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Williamson's Sapsucker, Alan Burger
Photo © Alan Burger

Photo: Alan Burger
Breeding evidence - Williamson's Sapsucker
Breeding evidence
Probability of observation - Williamson's Sapsucker
Probability of observation
Elevation plot - Williamson's Sapsucker
Elevation plot

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Williamson's Sapsucker
Sphyrapicus thyroideus
Landscape associations:

Click on plot to view table of mean abundance
Elevation range:
735 - 1572 m
Conserv. status:
BCRISC: Blue
COSEWIC: Endangered
Global importance
of B.C. population:
7
Number of squares
ConfirmedProbablePossiblePoint counts
42 7 16 6
Long-term BBS trends
RegionYearsTrend (conf. interv.) Reliab.
BBS trends are not available for this species

Mean abundance by region

Bird Conservation Regions [plot]
NW Interior ForestBoreal Taiga PlainsGreat BasinNorthern RockiesN. Pacific Rainforest
   0.070.09  
Ecoprovinces [plot]
N. Boreal Mountains Taiga Plains Boreal Plains Georgia Depression Sub-Boreal Interior
       
S. Interior Mountains Central Interior Southern Interior S. Alaska Mountains Coast & Mountains
0.07  0.07   

Mean abundance by habitat [plot]

Boreal Altai Fescue AlpineBoreal White and Black SpruceBunchgrassCoastal Douglas-fir
    
Coastal Mountain-heather AlpineCoastal Western HemlockEngelmann Spruce -- Subalpine FirInterior Cedar -- Hemlock
    
Interior Douglas-firInterior Mountain-heather AlpineMontane SpruceMountain Hemlock
0.07 0.08 
Ponderosa PineSpruce -- Willow -- BirchSub-Boreal Pine -- SpruceSub-Boreal Spruce
    

Characteristics and Range Male and female Williamson's Sapsuckers are so strikingly different in appearance that for 23 years they were named as separate species, until a nesting pair was documented (Henshaw 1874). The Williamson's Sapsucker inhabits the mountainous areas of western North America. It is a migrant woodpecker, breeding from southern British Columbia south to the mountains of northern Baja Peninsula, and spending the winter in the cordilleras of the southwestern United States, the Mexican Sierra Madre and northern Baja California (Gyug et al. 2012).

Distribution, Abundance, and Habitat The Williamson's Sapsucker breeds in three separate areas in southern British Columbia: the northern Cascade Mountains; the plateau connecting the Okanagan and Boundary regions in the Southern Interior Ecoprovince; and the southern Purcell Mountains in the Southern Interior Mountains Ecoprovince. The breeding range has expanded since The Birds of British Columbia was published in 1990, due to a combination of greater search effort from provincial surveys and Atlas work, and a true range expansion in both the Kootenay and Thompson-Okanagan regions. The species is now found further to the west and north along the Fraser and Thompson Rivers (COSEWIC 2005, Gyug et al. 2012), and the East Kootenay population that was thought to have been extirpated (Campbell et al. 1990) actually hung on as a very rare breeder (Gyug et al. 2012), and has since re-built, with breeding confirmed in twelve 10-km squares and suspected in another seven. COSEWIC (2005) estimated the population size at 430 mature individuals in 2004; that number has likely increased.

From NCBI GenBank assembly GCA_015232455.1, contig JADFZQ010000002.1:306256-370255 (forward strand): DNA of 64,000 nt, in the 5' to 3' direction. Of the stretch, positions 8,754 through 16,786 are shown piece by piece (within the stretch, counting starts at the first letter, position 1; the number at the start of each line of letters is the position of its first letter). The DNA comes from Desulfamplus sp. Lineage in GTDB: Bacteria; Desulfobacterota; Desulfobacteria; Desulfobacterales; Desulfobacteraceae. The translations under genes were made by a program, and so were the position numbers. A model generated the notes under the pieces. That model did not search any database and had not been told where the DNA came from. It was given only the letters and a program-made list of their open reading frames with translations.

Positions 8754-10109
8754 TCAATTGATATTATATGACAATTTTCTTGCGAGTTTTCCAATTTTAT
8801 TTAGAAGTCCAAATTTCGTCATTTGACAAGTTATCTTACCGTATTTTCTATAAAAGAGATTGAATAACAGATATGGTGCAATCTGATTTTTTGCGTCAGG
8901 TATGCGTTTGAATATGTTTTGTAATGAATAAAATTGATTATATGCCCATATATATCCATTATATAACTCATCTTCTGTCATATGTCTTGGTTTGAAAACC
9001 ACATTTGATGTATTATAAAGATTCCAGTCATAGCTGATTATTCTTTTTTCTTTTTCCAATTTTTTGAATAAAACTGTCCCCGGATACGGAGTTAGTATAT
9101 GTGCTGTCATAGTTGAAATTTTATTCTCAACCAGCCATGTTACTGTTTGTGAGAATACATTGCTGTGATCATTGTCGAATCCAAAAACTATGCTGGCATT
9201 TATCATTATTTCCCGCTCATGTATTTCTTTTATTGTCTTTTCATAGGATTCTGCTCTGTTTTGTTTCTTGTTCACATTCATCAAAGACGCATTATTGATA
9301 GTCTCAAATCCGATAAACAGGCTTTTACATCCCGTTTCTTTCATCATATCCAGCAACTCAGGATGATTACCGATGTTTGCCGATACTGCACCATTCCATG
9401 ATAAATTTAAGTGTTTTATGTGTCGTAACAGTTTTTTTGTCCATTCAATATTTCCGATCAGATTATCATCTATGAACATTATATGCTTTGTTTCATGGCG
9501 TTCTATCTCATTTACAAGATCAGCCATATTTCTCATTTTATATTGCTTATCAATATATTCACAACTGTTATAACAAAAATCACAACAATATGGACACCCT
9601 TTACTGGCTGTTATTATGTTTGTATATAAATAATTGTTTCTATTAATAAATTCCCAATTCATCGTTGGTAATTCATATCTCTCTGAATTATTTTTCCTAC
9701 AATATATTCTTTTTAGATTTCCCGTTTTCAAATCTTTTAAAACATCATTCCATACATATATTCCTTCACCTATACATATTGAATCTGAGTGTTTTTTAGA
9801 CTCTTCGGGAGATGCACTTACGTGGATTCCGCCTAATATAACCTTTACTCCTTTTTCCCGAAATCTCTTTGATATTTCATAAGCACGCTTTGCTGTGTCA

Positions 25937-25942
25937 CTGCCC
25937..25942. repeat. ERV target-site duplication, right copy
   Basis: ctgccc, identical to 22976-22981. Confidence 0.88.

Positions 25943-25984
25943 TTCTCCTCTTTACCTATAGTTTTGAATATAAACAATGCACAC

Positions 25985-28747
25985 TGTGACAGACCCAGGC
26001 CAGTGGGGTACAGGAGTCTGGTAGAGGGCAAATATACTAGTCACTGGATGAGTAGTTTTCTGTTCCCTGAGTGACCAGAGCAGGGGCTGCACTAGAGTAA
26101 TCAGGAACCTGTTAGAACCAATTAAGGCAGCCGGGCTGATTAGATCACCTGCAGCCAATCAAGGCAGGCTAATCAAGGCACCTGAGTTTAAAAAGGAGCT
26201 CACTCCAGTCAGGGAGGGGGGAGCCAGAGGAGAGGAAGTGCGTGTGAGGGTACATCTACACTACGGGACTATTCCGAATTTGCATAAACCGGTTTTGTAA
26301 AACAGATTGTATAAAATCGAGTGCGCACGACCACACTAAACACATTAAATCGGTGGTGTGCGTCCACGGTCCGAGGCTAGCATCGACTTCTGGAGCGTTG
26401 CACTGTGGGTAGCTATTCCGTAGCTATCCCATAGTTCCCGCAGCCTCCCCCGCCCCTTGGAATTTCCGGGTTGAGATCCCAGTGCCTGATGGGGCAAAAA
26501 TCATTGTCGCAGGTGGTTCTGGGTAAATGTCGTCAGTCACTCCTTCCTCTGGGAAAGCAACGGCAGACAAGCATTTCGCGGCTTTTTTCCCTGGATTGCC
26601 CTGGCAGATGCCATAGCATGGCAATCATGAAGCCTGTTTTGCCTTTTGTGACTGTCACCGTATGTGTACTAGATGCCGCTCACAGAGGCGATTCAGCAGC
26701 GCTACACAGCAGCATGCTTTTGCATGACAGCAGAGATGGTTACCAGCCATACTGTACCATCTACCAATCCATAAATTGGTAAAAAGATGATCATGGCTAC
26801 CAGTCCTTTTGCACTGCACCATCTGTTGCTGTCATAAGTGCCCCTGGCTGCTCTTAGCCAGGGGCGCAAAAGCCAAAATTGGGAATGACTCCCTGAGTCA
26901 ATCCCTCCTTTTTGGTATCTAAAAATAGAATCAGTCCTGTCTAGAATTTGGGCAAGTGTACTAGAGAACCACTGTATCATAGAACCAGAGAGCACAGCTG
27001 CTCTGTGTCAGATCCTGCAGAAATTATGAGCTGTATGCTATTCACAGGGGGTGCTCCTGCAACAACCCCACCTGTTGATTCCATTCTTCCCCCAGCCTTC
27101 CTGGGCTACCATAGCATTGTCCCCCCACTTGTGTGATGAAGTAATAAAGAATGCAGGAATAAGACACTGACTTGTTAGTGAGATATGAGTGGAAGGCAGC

Most point count records came from the Southern Interior Ecoprovince, but too few data are available to draw firm conclusions on abundance. Probability of Observation mapping suggests little difference in detection rates between the three areas where Williamson's Sapsuckers now occur.

In British Columbia, the Williamson's Sapsucker breeds in montane coniferous forests that typically have components of live, mature Western Larch (Larix occidentalis) that are important for nesting, sap well creation, and as a source of carpenter ants (Camponotus species), a preferred prey. Atlas data show records between 740 and 1,570 m elevation. In some areas, particularly in the western part of its provincial range, it will also nest in groves of Trembling Aspen (Populus tremuloides) (Campbell et al. 1990; COSEWIC 2005).

Conservation and Recommendations In addition to provisions under the federal Species at Risk Act (COSEWIC 2005), the Williamson's Sapsucker is afforded some protection under the British Columbia Forest and Range Practices Act, with several Wildlife Management Areas setting aside habitat for the species. Although the provincial range of the Williamson's Sapsucker has increased slightly, the habitat the species depends upon, mature and old montane forests, is in decline primarily due to forestry activities and firewood collection that target these forest types, particularly those containing Western Larch (COSEWIC 2005). A provincial Recovery Plan has been developed that protects Crown land in high quality habitat areas and implements live tree stem retention in core nesting areas (British Columbia Ministry of Environment 2012). Annual inventory surveys and monitoring of known nests may be beneficial in determining the effectiveness of the current Recovery Strategy and whether or not any modifications will be necessary. Birders can help document any further range changes by reporting sightings to programs like eBird and the Conservation Data Centre.

Paul Chytyk and David F. Fraser

Recommended citation: Chytyk, P. and Fraser, D.F. 2015. Williamson's Sapsucker in Davidson, P.J.A., R.J. Cannings, A.R. Couturier, D. Lepage, and C.M. Di Corrado (eds.). The Atlas of the Breeding Birds of British Columbia, 2008-2012. Bird Studies Canada. Delta, B.C. http://www.birdatlas.bc.ca/accounts/speciesaccount.jsp?sp=WISA&lang=en [13 Dec 2018]

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